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bsharpe269

Bad First Rotation - Advice?

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I am struggling with my first rotation as a PhD student. I am coming in with a masters degree and had a terrific lab experience during my masters. I had a hands off yet supportive PI. There were weekly meetings scheduled (that were canceled about half of the time) and otherwise, I never saw him. He let me work how/when I wanted which was great and enabled me to do terrific work. I chose to work way more than was expected and since it was never forced and there was so little pressure, it never actually felt like work. I got multiple papers (2 first author) in great journals and excelled in the environment.

In my first rotation, I am having such a different experience. The PI is always around. He isn't "monitoring" when we are in lab but he definitely notices. This makes me feel like I should be in lab longer hours then I want to. I do computational work and am used to being able to mix up my work environment. Since I have very bad ADHD, this is actually important to me. If the lab is loud and I am struggling to focus there then its helpful to have the freedom to go to the library or work from home. Since he is always around, he regularly pops in to ask how things are going. I hate this... I really hate it. He asks because he cares and wants to help but I feel like I can't do my own thing for a minute. He'll ask if I have new results multiple times a week. Because he asks for updates so frequently, I feel the need to churn out results as fast as I can, at the expense of taking time to read or full understand something. Its clear that his favorite student in the lab works like that... comes into lab from 9-6 and codes nonstop during that time. He goes to the PI with every result and they interpret it together. He goes to the PI anytime there is a problem and they trouble shoot together. It seems that this is what he sees as an ideal student.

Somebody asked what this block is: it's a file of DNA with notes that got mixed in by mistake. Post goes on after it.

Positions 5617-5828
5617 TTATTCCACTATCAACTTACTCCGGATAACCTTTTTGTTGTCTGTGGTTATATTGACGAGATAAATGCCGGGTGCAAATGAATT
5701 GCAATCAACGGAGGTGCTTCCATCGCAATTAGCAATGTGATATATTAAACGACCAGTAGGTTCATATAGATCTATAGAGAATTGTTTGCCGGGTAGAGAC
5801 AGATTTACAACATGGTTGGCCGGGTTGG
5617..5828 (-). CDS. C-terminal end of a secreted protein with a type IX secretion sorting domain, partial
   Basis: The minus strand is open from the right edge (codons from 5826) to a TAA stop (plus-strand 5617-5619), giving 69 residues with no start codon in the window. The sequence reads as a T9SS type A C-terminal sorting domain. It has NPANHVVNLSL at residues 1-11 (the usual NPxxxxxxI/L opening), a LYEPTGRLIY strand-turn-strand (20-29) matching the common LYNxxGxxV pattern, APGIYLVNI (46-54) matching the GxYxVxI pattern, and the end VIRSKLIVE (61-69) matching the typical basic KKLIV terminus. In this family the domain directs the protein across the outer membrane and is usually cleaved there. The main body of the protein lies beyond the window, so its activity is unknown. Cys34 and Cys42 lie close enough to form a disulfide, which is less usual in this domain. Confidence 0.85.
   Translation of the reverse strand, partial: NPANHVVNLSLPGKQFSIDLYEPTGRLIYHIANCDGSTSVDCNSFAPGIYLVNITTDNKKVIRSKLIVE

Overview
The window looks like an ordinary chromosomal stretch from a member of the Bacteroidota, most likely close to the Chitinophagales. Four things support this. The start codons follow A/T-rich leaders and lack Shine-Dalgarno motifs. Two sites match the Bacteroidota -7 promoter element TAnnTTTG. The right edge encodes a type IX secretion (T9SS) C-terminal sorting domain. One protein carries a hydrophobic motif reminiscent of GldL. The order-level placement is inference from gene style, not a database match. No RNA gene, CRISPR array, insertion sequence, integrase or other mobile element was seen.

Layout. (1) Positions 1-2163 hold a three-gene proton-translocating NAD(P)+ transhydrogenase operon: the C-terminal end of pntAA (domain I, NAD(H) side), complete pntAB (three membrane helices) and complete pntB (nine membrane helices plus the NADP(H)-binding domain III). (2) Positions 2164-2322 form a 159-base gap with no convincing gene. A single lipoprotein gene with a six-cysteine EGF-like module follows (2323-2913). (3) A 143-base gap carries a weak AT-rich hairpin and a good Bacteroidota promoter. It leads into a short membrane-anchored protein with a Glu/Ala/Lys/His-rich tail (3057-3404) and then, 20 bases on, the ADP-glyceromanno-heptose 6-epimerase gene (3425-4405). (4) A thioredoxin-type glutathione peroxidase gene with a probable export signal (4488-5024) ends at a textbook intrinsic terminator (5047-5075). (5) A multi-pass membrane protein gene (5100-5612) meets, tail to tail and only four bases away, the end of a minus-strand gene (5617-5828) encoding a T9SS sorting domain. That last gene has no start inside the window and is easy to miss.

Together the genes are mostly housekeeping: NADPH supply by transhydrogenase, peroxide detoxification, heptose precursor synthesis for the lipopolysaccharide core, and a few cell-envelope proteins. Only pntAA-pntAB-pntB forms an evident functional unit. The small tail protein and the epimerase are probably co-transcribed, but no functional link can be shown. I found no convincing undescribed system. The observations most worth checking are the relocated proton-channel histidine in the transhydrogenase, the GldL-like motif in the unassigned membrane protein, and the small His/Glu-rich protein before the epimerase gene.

I've gotten to the point where going into the lab feels completely miserable. I know the PI will be in and out and people will be talking and I'll be distracted and get little done. I've slowly been pushing the limits on when I get there and leave, trying to work elsewhere when I can so that I can go a day without giving updates and have some quiet time to do and enjoy science. I guess what worries me at this point is that I don't know what is "normal"? Was what I experienced for my MS more normal or should I expect to work like this in science? I feel so miserable currently. Ive been trying to be flexible and work in this environment but no matter how hard I try, its like every day I dread going in more than the last. There are other labs that I plan on rotating in too but I feel ridiculous for being so miserable in the lab, especially when plenty of other people have horrible lab stories. I have a super nice lab and super nice PI but the PI is just SO constant.

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There is no "normal". Scientists are complex beings that are also known as humans and although some scientists like to pretend that we're all dispassionate and unbiased researchers, that is obviously not the case! So, being humans, each of us have different working styles, different personalities and you can't expect two people to be compatible. In fact, I think it's more likely that two collaborators are incompatible than compatible.

You probably already know this but I'll say it anyways: it sounds like the friction in the working environment is caused by the conflict in working styles. It's not your fault. It's not the PI's fault. I don't think there is any one "right" advising style because it's just a matter of students finding advisors that they can work with.